Comments from the canyons: Children with imaginary friends not any worse off than those without

Through the years, we have visited about the many changes in attitudes toward various foods and beverages.

We were told not to eat eggs because they could have near fatal effects. Coffee was a sure way to poor health. Suddenly, both became healthful if eaten or drunk in moderation.

I have had an interest in the changes in attitudes in psychology or the mental health area. Certain actions are normal one day and abnormal the next. One that caught my attention recently was the notion that children who have imaginary playmates are just as normal as those who don’t.

I learned early on to keep some of my actions to myself when answering questions or writing reports on my childhood. Of course, I had imaginary playmates when we lived in those canyons at Ima. When a child has much time to spend alone, he or she is apt to have at least one imaginary friend, but that was considered to be abnormal off and on through the years.

I used to report on the actions of my “friends” to my parents and grandparents, and they would even ask about them on occasion. They didn’t seem to think I was any more abnormal than usual when I would describe the various activities I could see in my “mind’s eye.” I remember reporting on watching them play baseball and doing a lot of running. They were as active as was my imagination.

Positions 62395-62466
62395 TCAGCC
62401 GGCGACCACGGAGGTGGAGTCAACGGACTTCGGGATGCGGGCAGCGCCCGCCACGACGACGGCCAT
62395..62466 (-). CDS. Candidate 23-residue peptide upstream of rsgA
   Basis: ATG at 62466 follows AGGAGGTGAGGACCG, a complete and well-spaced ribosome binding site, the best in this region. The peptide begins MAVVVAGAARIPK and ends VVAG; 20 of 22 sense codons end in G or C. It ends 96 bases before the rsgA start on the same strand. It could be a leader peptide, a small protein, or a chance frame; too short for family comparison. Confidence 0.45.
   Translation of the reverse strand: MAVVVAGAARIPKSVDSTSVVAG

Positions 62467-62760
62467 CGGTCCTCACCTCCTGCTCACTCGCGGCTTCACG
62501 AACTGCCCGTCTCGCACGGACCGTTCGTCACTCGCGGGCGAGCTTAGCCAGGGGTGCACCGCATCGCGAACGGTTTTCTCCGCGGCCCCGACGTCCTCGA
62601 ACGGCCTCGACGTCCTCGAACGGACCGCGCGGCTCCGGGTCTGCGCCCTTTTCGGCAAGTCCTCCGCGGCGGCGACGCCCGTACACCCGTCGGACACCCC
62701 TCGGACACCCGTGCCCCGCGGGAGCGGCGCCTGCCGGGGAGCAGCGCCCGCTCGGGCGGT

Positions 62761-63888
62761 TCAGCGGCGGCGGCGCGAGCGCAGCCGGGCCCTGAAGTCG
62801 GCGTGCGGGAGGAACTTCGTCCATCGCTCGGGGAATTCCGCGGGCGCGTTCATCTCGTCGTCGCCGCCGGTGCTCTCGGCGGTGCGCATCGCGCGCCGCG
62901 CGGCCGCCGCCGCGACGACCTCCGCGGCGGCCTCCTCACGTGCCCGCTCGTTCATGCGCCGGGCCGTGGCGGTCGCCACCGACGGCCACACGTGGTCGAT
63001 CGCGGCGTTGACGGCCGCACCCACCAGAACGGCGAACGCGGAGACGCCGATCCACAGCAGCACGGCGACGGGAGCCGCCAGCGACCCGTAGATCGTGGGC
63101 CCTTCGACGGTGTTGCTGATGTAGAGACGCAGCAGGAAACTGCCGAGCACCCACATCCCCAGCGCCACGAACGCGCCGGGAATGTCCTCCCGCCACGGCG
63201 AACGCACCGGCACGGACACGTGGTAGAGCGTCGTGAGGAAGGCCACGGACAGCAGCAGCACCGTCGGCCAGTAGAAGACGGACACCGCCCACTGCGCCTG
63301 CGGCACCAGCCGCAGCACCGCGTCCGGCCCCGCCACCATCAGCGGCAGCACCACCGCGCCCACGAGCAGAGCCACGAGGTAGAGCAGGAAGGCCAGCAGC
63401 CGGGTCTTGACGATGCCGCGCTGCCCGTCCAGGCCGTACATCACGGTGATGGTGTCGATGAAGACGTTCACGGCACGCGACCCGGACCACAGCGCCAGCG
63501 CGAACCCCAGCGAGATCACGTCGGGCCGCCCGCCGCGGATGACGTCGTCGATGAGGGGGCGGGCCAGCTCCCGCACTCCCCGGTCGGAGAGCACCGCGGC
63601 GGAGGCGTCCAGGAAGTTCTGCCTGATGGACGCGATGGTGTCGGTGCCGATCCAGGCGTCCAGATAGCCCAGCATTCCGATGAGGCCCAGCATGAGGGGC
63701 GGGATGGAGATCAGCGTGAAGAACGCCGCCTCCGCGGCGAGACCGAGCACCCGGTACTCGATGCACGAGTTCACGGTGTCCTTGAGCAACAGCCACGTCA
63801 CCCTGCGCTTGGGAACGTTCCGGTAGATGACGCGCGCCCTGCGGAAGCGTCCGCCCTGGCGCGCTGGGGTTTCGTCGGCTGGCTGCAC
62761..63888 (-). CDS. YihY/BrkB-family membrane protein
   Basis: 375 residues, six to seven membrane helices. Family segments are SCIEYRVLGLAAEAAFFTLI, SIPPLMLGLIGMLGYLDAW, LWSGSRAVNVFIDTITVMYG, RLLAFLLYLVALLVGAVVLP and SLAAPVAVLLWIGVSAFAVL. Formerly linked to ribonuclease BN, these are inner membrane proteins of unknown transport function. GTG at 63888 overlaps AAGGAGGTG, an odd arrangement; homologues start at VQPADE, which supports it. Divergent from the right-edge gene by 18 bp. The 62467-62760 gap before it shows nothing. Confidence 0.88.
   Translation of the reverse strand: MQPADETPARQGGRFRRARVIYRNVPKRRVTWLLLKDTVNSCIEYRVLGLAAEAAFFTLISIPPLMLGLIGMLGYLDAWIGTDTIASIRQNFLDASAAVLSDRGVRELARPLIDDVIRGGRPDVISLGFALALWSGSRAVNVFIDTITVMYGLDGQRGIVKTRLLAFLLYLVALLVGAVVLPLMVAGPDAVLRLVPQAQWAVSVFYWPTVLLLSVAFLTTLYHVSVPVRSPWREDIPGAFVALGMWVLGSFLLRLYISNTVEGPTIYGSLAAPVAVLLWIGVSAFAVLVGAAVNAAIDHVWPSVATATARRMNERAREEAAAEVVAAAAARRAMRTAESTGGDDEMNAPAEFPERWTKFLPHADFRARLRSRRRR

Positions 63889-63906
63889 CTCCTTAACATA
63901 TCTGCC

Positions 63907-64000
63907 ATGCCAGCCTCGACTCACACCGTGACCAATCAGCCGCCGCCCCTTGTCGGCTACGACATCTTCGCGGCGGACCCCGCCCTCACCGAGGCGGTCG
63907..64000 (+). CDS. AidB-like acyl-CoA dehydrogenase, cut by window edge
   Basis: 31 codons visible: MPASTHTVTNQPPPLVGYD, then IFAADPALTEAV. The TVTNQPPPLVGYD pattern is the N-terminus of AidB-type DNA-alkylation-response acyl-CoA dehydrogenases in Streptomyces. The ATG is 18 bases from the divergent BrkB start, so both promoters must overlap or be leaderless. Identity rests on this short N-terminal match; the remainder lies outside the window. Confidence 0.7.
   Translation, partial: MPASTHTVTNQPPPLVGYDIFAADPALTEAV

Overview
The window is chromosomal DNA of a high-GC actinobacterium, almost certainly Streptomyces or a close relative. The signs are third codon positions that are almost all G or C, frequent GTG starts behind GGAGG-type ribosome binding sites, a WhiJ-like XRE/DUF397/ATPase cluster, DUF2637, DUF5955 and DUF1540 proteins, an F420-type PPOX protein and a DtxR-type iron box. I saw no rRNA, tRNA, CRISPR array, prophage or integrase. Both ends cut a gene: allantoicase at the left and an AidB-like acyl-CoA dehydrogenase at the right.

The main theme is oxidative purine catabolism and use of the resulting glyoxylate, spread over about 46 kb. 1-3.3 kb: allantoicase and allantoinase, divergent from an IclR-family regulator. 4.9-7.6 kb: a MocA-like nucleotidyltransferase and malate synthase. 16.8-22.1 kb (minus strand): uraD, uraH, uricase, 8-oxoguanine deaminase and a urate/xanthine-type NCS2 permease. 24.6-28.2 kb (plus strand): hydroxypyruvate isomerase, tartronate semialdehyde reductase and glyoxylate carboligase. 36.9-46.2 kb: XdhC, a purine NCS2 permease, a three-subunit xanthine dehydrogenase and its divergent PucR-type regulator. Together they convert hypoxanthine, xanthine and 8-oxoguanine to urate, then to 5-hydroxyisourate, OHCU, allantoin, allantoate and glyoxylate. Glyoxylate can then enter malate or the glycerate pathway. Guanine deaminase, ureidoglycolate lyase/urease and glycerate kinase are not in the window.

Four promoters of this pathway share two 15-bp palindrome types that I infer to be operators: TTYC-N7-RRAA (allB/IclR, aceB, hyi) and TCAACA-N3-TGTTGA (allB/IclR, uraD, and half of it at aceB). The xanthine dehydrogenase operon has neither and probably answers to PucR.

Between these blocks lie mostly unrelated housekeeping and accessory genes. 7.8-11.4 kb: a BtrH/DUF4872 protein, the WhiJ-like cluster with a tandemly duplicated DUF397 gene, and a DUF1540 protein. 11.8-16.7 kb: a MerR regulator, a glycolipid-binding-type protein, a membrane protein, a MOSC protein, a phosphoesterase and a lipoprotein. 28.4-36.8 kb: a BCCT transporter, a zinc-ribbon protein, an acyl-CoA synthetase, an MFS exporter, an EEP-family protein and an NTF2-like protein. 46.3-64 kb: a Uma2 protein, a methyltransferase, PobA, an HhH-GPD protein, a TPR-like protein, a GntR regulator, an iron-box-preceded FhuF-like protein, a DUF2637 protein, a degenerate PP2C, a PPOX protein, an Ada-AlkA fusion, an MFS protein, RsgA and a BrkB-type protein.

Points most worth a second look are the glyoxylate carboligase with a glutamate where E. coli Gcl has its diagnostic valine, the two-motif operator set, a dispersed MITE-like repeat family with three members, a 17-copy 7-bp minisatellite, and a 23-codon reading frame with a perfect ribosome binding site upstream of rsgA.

After we moved to town, those friends disappeared because I had some real friends with whom to play. I couldn’t even find then when we would go to the canyons for a brief visit. They served their purpose for a little child who liked to have friends around, and left when they were no longer needed.

Along the way, I learned not to mention that I had such friends because just the mention could cause what little sanity I had to be questioned. As I recall, Mother cautioned me on the subject because she had read an item that disturbed her. By that time, I was OK with keeping their existence to myself because I no longer needed them. She told me most definitely to avoid telling anyone their names because they were a bit too unusual for a child to use as names. Thus far, I have told very few people those names and don’t plan to change that habit.

While studying abnormal psychology and child psychology in college, I kept my thoughts to myself when we would read about the problems of children with imaginary friends. They should be analyzed, treated, and watched carefully. Later, children with such friends were said to be just as normal as those who didn’t. They just had very vivid imaginations and should even be encouraged to retain the friendships as long as they needed them.

Naturally, I was pleased to listen to a recent report about the normalcy of children who created their own little world.

My friends certainly filled a void when I needed them and then went back to the imaginary place from which they had come when they were no longer needed.

We can have such friends, eat eggs, and drink coffee.

Lynn Moncus is a Tucumcari resident and can be contacted through the Quay County Sun by calling 575-461-1952.

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